I don’t remember where I was on the Camino, I just remember coming out of the trees and crossing a river on a wooden bridge. Trees lined the banks of the smooth flowing river, and on either side of the bridge patches of grass and sand invited me to drop my pack and rest a while.
It wasn’t entirely warm enough, but I remember thinking how inviting it would be to go for a swim in the beautiful Spanish river.
But I didn’t. I convinced myself that I needed to keep walking, to cover the kilometers for the day, to press on. I didn’t even take a picture.
That just might be my biggest regret from the Camino.
That choice embodied a scarcity mindset that was driving me. I was telling myself that I didn’t have enough time, that I wasn’t covering enough kilometers, that I could’t afford to stop and enjoy myself right where I was because I had somewhere else I needed to be.
The scarcity mindset is a driven mindset, but it’s driven out of fear instead of love. It’s driven to acquire and achieve, always believing that it never has enough. And it never really feels safe.
As I walked on, my conversations with fellow pilgrims became more scripted.
“How far are you walking today?”
“Where are you from?”
“Why are you walking the Camino?”
“Isn’t that nice?”
I found myself among pace setters I couldn’t keep up with and beginners who did not share my experiences of hiking over the Pyrenees, or forming and losing a Camino family. I grew envious of pilgrims who had no timeline, no plane to catch, and no commitments awaiting them at home. Theirs was the open road of discovery, the Camino I truly longed to walk, but my scarcity mindset told me my Camino wouldn’t be so fulfilling. I began to withdraw, not admitting to myself that I was growing tired.
I wanted so badly to walk to Finisterre, but my scarcity mindset told me that I didn’t have the time nor the means to change that. So I just kept walking, thinking more and more about what I wasn’t going to have at the end of my Camino, so much so that I lost the joy of contentment for where I was at the moment.
I’m so afraid of what I’m not going to have then, that I overlook the joy of what I have now. In the end I lose it all.
I thought I went to Spain without expectations or burdens. I really did feel like I was in a good place spiritually and personally. Not a dogmatic place, or a place of enlightenment, but an open place, a place of searching and giving. But what if I really went with the greatest burden of all – an expectation of results? What if I went with an underlying expectation of what the Camino would ultimately do to me and for me?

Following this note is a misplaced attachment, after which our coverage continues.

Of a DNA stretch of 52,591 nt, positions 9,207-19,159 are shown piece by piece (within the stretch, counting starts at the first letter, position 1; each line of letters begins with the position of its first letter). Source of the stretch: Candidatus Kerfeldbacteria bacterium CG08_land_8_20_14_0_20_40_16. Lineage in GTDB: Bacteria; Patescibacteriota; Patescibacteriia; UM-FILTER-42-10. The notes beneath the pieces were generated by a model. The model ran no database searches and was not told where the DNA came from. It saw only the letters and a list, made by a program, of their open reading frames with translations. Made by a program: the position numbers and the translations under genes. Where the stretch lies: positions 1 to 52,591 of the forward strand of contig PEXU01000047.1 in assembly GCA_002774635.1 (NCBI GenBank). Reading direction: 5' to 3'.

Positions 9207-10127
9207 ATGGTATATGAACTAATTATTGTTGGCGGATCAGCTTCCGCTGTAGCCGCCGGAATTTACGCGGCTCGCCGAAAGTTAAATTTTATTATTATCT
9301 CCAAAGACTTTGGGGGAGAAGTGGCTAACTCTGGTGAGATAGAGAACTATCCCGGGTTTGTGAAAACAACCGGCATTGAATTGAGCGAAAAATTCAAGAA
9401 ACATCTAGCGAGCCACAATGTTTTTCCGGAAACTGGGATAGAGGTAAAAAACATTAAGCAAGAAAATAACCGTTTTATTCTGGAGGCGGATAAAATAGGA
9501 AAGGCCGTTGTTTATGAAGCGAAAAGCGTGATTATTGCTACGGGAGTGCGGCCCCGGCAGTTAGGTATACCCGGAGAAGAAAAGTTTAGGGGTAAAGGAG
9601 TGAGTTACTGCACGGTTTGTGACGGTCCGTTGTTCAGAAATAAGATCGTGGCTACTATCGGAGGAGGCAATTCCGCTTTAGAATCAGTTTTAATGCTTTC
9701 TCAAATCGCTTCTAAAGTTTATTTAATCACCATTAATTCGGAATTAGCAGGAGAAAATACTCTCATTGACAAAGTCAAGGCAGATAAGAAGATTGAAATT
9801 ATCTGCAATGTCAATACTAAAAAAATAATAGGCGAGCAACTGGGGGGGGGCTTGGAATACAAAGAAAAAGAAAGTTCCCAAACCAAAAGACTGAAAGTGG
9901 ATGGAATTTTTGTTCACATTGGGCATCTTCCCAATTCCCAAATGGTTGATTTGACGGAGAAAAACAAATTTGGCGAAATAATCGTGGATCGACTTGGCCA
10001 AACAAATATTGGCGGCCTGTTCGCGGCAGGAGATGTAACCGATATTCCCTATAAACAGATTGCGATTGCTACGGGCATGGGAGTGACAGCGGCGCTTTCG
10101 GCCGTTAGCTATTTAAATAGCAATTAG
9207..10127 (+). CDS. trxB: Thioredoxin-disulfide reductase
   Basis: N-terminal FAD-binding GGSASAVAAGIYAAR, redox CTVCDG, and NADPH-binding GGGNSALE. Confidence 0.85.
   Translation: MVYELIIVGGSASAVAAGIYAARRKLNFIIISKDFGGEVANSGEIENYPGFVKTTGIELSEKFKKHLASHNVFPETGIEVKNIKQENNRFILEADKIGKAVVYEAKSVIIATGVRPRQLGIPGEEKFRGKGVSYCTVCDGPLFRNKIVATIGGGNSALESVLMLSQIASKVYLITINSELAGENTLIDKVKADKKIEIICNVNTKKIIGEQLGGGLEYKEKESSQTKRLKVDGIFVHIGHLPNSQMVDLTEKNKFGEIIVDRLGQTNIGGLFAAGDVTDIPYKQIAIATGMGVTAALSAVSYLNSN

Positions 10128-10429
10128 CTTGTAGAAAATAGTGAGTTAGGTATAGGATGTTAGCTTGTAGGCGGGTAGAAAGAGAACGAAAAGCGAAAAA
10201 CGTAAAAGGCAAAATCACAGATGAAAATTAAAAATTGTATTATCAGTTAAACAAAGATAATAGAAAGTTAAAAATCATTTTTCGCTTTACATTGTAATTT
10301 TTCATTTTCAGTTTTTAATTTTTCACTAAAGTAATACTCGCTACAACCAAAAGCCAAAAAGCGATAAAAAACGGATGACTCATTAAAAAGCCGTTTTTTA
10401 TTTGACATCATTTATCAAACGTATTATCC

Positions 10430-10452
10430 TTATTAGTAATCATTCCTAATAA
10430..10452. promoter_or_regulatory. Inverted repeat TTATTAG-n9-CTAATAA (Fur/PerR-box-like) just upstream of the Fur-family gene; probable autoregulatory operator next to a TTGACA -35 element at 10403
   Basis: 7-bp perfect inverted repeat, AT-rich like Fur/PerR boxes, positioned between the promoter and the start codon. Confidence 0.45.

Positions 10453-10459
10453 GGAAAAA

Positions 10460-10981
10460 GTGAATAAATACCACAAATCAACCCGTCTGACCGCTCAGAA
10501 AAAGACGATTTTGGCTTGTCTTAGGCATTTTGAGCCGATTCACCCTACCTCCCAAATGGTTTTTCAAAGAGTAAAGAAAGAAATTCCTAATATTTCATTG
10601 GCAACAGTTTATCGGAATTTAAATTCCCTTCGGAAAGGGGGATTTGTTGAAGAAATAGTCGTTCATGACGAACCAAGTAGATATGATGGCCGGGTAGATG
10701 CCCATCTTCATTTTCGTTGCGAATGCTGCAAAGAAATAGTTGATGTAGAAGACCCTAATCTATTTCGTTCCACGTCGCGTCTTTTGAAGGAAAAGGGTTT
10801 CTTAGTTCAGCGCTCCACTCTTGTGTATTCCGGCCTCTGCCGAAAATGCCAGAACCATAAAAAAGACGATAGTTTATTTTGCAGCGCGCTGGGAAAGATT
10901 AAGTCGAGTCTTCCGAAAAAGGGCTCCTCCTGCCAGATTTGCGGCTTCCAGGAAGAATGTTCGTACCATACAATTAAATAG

I think this is an honest truth. I envisioned Jedidiah’s Journey as a growing travel blog that would start on the Camino and continue on around the world exploring spirituality through travel. The Camino was suppose to be my launching pad. It was supposed to be the catalyst that started my travel writing career, as well as the vision quest that introduced God to me in a whole new way – as my resurrection and life for today.
I got so focused on doing the Camino that I started to lose the rich experience of being on the Camino.
The scarcity mindset is much more concerned with counting produce than it is in experiencing the process of growth. We get so caught up in the business of growing and the expectations of what we’ll produce that we miss the wonder and forget why we’re growing in the first place.
I journey to encounter the Divine and to be changed by that encounter. Why do you journey?
Have you ever lost an experience to your expectations? What did you do to re-engage with that experience? What did you learn?
Share your experiences in the comments below, or sign up for our newsletter to join our Facebook Group, On Journey Together. I look forward to hearing from you.
Buen Camino, my friends.